Helpful Holiday Tips And Tricks For People With Seasonal Affective Disorder
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Helpful Holiday Tips And Tricks For People With Seasonal Affective Disorder

These helpful tips can turn that ba-humbug season to the most wonderful time of the year!

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Rodion Kutsaev

For most people, the holidays are the most wonderful time of the year.

The weather is nicer, they get to spend time with their loved ones, they get time off of work, and don't get me started on holiday food!

However, it's a bit of a different story for people with Seasonal Affective Disorder.

Seasonal Affective Disorder is a form of depression that starts and ends around the same time each year. It's more common around the fall and winter months, it's more common in women than men (but don't use this statistic as a reason to invalidate men's experiences), and it can be caused by a multitude of factors.

Personally, mine stems from the mental health issues I already have year-round, a traumatic relationship I was in during the holiday season 4 years ago, and the lack of sunlight causing me to become groggy and lose my energy.

Mine always starts around Thanksgiving and ends on March 1st on the dot. During that time, I withdraw socially, I have difficulty concentrating, my mood is all over the place, I either gain or lose lots of weight, and I have a hard time coming out of my room.

If this sounds like you, keep in mind it's not your fault. It's not "all in your head"; it's a real mental health issue that may require treatment.

Even if I can't avoid the inevitable depressed episode coming around the corner, I can at least try to cope with it. Therefore, I want to share some of my holiday tips and tricks with people who struggle the way I do during the holiday season.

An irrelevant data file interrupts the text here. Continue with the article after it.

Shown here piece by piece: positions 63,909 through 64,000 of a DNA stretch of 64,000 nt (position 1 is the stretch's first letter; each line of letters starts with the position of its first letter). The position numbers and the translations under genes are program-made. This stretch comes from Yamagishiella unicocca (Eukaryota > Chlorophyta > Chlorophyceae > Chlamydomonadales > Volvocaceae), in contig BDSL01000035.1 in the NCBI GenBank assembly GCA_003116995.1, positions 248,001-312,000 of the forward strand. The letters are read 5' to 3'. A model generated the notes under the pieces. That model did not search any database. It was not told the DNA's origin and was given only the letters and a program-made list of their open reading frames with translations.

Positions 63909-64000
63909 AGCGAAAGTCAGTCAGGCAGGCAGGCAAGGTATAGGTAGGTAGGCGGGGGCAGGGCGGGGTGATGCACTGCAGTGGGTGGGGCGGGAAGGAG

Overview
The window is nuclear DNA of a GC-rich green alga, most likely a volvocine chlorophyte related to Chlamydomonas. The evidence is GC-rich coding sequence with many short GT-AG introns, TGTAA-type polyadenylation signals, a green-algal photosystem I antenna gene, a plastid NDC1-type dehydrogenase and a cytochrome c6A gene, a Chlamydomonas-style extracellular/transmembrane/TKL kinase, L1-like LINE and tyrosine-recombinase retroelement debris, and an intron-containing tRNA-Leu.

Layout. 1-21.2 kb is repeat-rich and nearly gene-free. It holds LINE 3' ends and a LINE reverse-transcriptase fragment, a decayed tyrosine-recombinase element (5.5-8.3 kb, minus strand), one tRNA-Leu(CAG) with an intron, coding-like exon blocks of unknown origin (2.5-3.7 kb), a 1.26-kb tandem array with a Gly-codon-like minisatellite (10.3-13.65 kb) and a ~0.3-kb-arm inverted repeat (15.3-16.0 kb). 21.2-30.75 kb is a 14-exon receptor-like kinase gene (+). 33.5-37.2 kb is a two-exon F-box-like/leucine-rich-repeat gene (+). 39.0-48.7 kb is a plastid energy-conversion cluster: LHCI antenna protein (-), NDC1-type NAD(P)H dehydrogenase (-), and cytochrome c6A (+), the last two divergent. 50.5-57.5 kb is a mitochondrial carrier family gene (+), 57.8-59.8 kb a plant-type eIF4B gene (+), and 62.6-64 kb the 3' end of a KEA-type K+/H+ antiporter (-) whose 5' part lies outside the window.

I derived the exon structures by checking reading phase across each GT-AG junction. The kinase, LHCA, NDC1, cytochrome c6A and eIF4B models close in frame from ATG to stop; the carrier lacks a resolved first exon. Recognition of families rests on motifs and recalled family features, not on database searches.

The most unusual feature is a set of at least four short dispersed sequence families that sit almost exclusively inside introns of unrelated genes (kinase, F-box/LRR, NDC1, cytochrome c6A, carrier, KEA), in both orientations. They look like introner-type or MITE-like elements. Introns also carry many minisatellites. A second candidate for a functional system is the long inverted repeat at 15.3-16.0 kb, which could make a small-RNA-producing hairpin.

Redefine what the holidays mean to you.

I've always viewed the holidays as the anniversary of the most abusive relationship I've ever been in, a time of weird schedules and way too much idle time. However, I want to redefine the holidays in a positive way this year.

This doesn't mean invalidating your experiences, but it does help. Define the holidays as a reason to spend time with loved ones, a time to relax and take off of work, etc. Once you redefine the holiday season positively, it will help you get excited for when it comes!

Plan fun holiday-themed activities with your friends. I don't usually associate the holidays with fun, but I associate my friends with fun, so I am able to (at least try to) connect the holidays with fun.

Bake Halloween sugar cookies with your friends while having an Addams Family watch party. Go apple picking. Pick pumpkins at a pumpkin patch. Host a Friendsgiving or Christmas party. Being surrounded by good people and good food will help you get out of the holiday funk even if it's just for a few hours.

Treat yourself to holiday-themed purchases. Buy that Christmas sweater you've been eyeing at Target. Grab yourself a gingerbread latte from Starbucks. Light a holiday candle to compliment a bubble bath. The holidays are for treats anyway, right?

Try a new holiday recipe. Bake pumpkin bread, cook a new stuffing recipe, make Santa-shaped pancakes, etc. If you're trying to eat healthier like me, find a vegan or low-calorie recipe to try.

Communicate with those around you about what you're dealing with. Even if they don't have S.A.D., they can listen to you and help you through it to the best of their abilities.

They can take you on fun holiday outings or simply watch movies with you at home when you don't have the energy to go out.

Even though Seasonal Affective Disorder cannot be avoided completely, there are things we can do this holiday season to ease the funk we experience when it rolls around.

Don't hesitate to reach out for help this holiday season. Call your therapist, your friends or your parents.

You are not alone; I am right there with you.





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This article has not been reviewed by Odyssey HQ and solely reflects the ideas and opinions of the creator.
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